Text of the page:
Through the GSK funded Health Workers’ Capacity Building (HCB) project, within the next three years SCI will continue to improve access to lifesaving, quality healthcare by directly building the capacity of 5,000 frontline health workers. HCB also aims to Influence policy change to improve the delivery of quality health services to mothers, newborn babies and children under the age of five in three selected states – Lagos, Gombe and Kaduna. According to Dr. Opeyemi Odedere, MNCH Adviser, the objectives of HCB is to “ensure that health workers are correctly applying improved skills and knowledge in the provision of MNCH services and also to enable a policy environment which supports the delivery of quality MNCH services in the three states by 2018”.

Save the Children leveraged the press briefing to call for increased national commitment and investment towards UHC, by building RMNCAH services at primary health care level as a first priority and prioritising access for the poorest and most marginalised and excluded groups.  SCI’s core message to governments, donors, development partners and all stakeholders is to: guarantee an essential package of RMNCAH services as the first priority for UHC; free at the point of use and accessible to all; establish time-bound equity targets for accelerated progress among the poorest and most marginalised and excluded people, so no one is left behind; increase public spending on healthcare to at least recommended minimum levels; improve quality and promote respectful and dignified care in health facilities; and fully implement the National Health Act.”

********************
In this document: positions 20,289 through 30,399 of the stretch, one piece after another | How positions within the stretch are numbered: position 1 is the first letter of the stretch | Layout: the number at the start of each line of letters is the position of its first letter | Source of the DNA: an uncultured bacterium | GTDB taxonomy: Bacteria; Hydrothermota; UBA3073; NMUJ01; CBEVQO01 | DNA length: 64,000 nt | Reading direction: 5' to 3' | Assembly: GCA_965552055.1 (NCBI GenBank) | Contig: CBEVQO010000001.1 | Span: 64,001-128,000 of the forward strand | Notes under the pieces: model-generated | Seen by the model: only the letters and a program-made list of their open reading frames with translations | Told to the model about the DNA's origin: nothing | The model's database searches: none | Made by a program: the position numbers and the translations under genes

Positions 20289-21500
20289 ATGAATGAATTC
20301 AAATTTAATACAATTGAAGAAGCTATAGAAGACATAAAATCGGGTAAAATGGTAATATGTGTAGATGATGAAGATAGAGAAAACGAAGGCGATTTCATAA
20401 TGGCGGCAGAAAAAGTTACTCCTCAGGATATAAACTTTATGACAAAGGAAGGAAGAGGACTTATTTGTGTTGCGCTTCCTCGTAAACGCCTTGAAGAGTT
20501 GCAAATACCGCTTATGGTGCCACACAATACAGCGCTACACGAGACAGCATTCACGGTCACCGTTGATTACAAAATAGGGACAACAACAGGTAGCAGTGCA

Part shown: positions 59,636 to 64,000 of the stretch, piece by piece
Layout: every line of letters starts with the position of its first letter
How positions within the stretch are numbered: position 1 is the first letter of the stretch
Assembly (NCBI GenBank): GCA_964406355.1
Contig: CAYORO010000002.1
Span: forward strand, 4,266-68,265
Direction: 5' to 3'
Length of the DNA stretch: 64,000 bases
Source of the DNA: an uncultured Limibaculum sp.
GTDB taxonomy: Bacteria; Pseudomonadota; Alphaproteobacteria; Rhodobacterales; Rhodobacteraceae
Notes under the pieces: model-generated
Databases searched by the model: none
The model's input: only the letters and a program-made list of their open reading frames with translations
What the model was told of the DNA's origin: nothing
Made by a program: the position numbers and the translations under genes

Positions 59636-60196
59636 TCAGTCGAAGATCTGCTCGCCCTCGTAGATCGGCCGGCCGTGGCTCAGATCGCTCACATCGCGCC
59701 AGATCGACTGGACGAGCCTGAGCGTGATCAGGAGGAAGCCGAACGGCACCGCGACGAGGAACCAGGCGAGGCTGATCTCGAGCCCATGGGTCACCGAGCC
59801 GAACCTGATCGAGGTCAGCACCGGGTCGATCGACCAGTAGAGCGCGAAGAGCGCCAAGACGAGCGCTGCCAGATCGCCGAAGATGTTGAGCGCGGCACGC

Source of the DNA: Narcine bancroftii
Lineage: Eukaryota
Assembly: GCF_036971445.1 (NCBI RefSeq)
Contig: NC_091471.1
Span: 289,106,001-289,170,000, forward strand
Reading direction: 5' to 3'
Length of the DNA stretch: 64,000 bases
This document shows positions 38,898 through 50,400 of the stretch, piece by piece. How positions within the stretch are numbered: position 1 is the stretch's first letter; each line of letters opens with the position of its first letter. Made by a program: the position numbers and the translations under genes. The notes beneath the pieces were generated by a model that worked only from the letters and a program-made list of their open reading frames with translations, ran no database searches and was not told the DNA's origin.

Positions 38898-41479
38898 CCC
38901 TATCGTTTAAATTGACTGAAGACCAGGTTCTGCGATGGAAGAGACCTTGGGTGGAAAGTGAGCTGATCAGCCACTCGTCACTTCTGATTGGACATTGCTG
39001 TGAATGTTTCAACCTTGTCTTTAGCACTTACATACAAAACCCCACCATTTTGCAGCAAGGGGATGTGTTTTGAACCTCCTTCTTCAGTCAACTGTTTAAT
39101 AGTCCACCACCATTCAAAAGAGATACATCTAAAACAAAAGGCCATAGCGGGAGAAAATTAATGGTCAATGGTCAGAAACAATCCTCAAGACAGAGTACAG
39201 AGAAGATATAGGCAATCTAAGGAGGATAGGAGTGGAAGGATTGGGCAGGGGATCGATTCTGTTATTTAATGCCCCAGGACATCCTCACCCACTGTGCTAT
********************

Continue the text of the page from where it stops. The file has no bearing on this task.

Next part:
UHC Key Messages to the World